CLOVIS — Will you be celebrating our nation’s independence over the 4th of July holiday weekend with a visit to the Sierra National Forest?
Activities such as camping, backpacking and picnicking in the great outdoors often include the enjoyment of a campfire to provide warmth on cool evenings or for roasting marshmallows and basking in the glow of the flames as you enjoy the company of those around you.
With those thoughts in mind, the Sierra National Forest reminds visitors to be responsible in their enjoyment and use of a campfire.
Over the Independence Day weekend here are a few tips to follow, for you to recreate and enjoy your campfire in the forest responsibly.
On the Sierra National Forest, campfire permits are required for the use of campfires, charcoal fires or portable gas stoves outside of a designated recreation area when there are no “fire restrictions” in place.
These permits are free and are available at all Forest Service, Bureau of Land Management (BLM) or CAL-Fire offices or for your convenience online at www.preventwildfireca.org.
When you obtain a Campfire Permit you agree to:
• Come prepared — obtain your campfire permit, bring your shovel, a bucket for water, and check with Forest staff to see if there are fire restrictions in place.
• Clear all flammable material away from the fire for a minimum of 10 feet in all directions to prevent escape of the fire.
• Prepare your site — find a level spot away from overhanging branches, brush or dry grass. Keep away from the base of a hill, escaped campfires can travel uphill very quickly.
• Beware of duff — duff is the layer of decomposing material that lies on the forest floor between the pine needles and the bare dirt. Duff burns while bare dirt does not.
• Attend to your fire — never leave a fire unattended, even for a few minutes or to take a nap. It only takes a moment for a fire to escape. Be sure a responsible person is present when there is a campfire burning. Leave the permit with that person and make sure they are aware of the terms of the permit.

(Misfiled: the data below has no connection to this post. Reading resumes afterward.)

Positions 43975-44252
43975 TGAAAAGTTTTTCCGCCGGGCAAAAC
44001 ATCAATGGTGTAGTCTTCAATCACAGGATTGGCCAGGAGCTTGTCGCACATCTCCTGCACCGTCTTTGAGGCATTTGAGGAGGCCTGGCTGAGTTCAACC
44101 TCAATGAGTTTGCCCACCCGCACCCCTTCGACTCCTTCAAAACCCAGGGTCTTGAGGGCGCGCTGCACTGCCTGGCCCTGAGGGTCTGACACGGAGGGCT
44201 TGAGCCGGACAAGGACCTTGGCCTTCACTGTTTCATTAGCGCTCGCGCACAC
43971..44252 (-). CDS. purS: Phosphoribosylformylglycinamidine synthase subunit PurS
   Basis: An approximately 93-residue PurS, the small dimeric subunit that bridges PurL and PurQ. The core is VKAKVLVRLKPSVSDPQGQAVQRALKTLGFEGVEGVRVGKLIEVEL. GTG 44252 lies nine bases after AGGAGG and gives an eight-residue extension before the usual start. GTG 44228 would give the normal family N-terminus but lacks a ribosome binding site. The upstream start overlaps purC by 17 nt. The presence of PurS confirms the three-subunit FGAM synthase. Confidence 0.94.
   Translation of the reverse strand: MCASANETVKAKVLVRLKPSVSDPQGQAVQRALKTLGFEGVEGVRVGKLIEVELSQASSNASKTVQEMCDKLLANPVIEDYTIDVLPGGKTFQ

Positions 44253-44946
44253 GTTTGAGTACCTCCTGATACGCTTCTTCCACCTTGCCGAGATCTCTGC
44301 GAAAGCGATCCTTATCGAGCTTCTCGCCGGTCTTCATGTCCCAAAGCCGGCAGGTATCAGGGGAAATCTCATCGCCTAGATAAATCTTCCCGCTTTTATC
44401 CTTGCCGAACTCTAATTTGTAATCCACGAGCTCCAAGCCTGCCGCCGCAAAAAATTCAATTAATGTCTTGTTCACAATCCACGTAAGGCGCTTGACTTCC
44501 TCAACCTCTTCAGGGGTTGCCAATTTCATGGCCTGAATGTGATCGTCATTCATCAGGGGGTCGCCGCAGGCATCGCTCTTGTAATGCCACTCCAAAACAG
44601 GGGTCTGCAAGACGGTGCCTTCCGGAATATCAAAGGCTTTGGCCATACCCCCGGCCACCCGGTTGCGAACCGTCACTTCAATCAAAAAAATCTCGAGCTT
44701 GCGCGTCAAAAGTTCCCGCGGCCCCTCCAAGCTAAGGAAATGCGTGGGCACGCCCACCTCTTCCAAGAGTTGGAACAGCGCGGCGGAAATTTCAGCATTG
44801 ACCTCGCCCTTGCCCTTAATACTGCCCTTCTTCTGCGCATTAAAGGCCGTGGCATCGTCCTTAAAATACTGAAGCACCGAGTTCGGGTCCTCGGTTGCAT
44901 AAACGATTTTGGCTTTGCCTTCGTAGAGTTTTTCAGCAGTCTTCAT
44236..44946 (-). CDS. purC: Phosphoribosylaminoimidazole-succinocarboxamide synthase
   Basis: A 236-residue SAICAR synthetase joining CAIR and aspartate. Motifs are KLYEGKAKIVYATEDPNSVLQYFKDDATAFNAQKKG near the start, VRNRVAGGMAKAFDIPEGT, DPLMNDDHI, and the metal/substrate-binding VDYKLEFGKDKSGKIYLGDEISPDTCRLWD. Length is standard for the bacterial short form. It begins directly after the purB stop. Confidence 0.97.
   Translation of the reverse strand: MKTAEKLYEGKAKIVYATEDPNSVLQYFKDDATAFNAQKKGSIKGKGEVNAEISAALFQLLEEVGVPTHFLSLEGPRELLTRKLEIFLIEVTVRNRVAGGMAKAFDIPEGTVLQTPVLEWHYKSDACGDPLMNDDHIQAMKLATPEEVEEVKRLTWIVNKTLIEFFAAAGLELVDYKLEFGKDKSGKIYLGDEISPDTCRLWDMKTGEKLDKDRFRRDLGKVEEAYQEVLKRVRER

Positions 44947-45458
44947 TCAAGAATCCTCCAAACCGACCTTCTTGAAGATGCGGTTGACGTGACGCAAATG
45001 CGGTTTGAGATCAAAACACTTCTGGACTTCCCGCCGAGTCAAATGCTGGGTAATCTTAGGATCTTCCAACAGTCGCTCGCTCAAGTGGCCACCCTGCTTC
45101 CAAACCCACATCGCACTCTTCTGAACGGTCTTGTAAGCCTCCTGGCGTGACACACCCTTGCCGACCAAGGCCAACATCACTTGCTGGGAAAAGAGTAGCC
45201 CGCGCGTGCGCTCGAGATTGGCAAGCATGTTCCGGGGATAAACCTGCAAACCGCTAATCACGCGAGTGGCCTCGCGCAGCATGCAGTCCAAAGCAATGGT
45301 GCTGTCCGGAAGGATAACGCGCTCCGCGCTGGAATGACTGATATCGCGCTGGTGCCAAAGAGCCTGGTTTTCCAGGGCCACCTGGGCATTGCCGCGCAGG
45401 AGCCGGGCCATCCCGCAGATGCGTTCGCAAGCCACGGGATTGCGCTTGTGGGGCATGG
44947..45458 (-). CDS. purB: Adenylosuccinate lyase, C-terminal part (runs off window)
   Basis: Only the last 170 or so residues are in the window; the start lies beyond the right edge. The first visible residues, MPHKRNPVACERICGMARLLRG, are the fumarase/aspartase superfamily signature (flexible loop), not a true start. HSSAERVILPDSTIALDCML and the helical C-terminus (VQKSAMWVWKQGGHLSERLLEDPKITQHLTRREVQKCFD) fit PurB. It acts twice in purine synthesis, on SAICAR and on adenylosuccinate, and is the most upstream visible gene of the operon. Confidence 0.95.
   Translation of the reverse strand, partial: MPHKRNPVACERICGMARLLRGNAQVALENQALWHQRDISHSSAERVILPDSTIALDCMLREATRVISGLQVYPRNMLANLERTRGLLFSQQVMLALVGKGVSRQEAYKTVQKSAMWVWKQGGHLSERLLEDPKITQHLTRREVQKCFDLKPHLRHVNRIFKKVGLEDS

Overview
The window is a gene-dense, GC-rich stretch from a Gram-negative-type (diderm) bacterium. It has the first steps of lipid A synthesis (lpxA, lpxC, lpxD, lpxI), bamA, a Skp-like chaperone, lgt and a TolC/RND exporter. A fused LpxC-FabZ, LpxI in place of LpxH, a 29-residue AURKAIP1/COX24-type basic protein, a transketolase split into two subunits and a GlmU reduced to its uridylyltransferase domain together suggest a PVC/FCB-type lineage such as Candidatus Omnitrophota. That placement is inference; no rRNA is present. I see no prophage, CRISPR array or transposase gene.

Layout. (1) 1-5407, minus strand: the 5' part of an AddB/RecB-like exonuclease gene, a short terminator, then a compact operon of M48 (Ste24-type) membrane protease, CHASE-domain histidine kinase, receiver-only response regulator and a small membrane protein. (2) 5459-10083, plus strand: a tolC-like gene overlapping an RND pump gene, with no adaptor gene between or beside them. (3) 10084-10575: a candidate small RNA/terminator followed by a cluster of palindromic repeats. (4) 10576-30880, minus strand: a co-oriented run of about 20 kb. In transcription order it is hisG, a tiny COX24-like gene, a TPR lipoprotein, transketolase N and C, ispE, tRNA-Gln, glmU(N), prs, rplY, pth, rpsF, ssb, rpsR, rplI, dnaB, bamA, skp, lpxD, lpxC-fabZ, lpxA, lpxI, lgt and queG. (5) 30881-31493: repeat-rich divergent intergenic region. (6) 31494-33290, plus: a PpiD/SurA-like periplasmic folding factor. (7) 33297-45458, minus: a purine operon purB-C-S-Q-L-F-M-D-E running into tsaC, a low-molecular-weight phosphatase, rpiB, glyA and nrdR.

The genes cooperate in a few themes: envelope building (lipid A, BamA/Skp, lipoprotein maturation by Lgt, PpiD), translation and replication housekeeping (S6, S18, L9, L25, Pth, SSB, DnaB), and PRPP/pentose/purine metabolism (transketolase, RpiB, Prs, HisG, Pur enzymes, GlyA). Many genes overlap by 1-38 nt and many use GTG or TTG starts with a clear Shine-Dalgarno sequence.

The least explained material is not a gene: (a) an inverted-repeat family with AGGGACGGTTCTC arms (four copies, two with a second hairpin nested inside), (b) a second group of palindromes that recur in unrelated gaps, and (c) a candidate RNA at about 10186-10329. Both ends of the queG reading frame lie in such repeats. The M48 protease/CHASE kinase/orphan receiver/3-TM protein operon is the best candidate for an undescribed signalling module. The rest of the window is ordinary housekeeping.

• Drown the fire — drown your campfire half-an-hour before you break camp. Use your shovel to separate the burning pieces of wood in the fire pit.
• Stir and mix — stir and mix water with ashes until the fire is completely out. Do not try to bury the fire it can smolder for hours and possibly escape.
• Drown charcoal briquettes — charcoal briquettes should be extinguished by placing them in a bucket of water stirred thoroughly, then poured into the fire pit.
• Check the ashes — using the back of your hand, to see if there is still heat present. Additional water and stirring may be needed, make sure the fire is out before you leave the campsite. Walk around check the area 50 feet from the fire pit to make sure embers or sparks did not escape.
• It can cost you — you can/will be held liable for the cost of suppression and damages caused by any wildfire that starts through campfire negligence.
To obtain your campfire permit online follow this link www.preventwildfireca.org.
For further information regarding the Sierra National Forest and recreational activities please contact the High Sierra Ranger District office in Prather at 559-855-5355, the Bass Lake Ranger District in North Fork at 559-877-2218 or the Forest Supervisors Office in Clovis at 559-297-0706, or go online to www.fs.usda.gov/sierra